So basically they do mass surveillance (regardless it is legal or not in other countries) to collect only “metadata” but the same are useless against terrorism and criminality? That does not make any sense to me.

It is like the old good intelligence of old times now is useless and we rely only on decryption of messages.

So let us be clear on this. Metadata can gives us a lot of information on a communication transaction and, sometimes, it is all you need if you are doing your intelligence work with intelligence (nice joke,isn’t it? lol)

If you have two suspects, and those ar starting to exchange encrypted messages, well, you have good reason to make your surveillance more stronger.

But if you do not have suspects? well the answer is decrypt all messages from anyone and look inside the content to find out if this is terrorist related.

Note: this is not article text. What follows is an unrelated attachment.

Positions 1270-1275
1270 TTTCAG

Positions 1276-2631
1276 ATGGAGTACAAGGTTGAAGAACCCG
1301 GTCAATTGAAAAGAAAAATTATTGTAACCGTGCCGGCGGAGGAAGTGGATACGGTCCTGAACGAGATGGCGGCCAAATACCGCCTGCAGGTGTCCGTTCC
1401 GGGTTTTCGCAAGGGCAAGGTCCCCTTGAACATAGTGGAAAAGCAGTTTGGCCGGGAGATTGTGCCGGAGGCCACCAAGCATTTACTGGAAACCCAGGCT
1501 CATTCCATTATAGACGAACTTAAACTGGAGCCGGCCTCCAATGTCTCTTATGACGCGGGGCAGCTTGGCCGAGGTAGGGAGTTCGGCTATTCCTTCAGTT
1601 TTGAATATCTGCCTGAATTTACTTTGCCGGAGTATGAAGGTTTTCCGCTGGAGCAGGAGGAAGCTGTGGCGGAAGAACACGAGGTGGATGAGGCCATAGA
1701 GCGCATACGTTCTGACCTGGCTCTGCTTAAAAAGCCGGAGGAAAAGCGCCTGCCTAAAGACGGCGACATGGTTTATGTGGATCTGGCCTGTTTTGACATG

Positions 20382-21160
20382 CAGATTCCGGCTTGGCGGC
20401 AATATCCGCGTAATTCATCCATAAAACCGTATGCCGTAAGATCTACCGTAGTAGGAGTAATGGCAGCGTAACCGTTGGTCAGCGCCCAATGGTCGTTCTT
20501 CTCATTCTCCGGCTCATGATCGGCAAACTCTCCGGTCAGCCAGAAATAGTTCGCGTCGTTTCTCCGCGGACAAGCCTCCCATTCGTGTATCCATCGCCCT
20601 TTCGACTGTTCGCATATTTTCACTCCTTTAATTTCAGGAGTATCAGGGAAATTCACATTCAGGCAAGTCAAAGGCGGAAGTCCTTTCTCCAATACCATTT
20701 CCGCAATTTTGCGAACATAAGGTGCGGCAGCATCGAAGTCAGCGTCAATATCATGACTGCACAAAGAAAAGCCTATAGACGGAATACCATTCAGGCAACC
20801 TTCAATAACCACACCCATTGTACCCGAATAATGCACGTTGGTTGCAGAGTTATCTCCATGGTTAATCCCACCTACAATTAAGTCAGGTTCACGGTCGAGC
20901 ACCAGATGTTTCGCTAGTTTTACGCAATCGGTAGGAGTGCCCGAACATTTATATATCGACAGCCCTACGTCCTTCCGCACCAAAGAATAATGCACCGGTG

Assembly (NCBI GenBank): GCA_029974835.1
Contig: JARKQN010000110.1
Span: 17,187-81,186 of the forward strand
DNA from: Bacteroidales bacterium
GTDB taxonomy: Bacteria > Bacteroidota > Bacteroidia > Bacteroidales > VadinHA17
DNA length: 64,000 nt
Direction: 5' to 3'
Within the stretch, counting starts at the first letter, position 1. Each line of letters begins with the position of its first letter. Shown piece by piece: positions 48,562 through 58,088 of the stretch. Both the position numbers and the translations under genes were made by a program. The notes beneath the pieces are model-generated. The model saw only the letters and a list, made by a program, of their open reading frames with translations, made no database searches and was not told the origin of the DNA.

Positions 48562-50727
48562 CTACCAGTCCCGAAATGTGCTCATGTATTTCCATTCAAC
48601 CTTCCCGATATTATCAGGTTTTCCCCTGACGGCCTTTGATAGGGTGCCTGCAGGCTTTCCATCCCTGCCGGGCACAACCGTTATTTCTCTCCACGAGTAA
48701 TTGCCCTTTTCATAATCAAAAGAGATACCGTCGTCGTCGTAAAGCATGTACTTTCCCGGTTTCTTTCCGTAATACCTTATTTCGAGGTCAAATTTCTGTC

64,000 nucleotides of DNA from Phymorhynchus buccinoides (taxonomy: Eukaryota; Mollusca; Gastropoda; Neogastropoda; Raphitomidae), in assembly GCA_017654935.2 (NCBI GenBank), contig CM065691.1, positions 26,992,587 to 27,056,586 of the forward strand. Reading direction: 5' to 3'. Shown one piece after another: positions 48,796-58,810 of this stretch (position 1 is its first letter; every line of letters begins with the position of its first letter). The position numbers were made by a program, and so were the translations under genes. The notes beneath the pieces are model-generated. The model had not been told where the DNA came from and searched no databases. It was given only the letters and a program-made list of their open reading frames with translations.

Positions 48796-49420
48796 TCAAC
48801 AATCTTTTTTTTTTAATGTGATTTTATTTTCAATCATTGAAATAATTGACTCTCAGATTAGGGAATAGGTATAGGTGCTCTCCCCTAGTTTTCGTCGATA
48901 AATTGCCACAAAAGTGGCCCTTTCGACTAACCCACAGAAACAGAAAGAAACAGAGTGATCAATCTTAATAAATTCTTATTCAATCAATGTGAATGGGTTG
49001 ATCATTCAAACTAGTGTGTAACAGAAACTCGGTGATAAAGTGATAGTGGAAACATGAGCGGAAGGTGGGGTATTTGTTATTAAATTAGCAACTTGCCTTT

Is this effective? may be, I do not question it, is this respectful of privacy? no it is not. Would be like preventing criminality bringing everyone in front of a court, I mean every citizen, may be at the end you will find even some criminal, but the most will be innocent people brought in front of a court.

So all the point here is that withouth intelligence opening a Pandora box with bad encryption (as the export grade restrictions that are sill harming our digital world) is, at least, questionable.

Can this makes law enforcement and defence agencies work more hard? yes and not. If this crypto-war is made to cover inefficiency in the intelligence capabilities of those agencies is for sure a problem.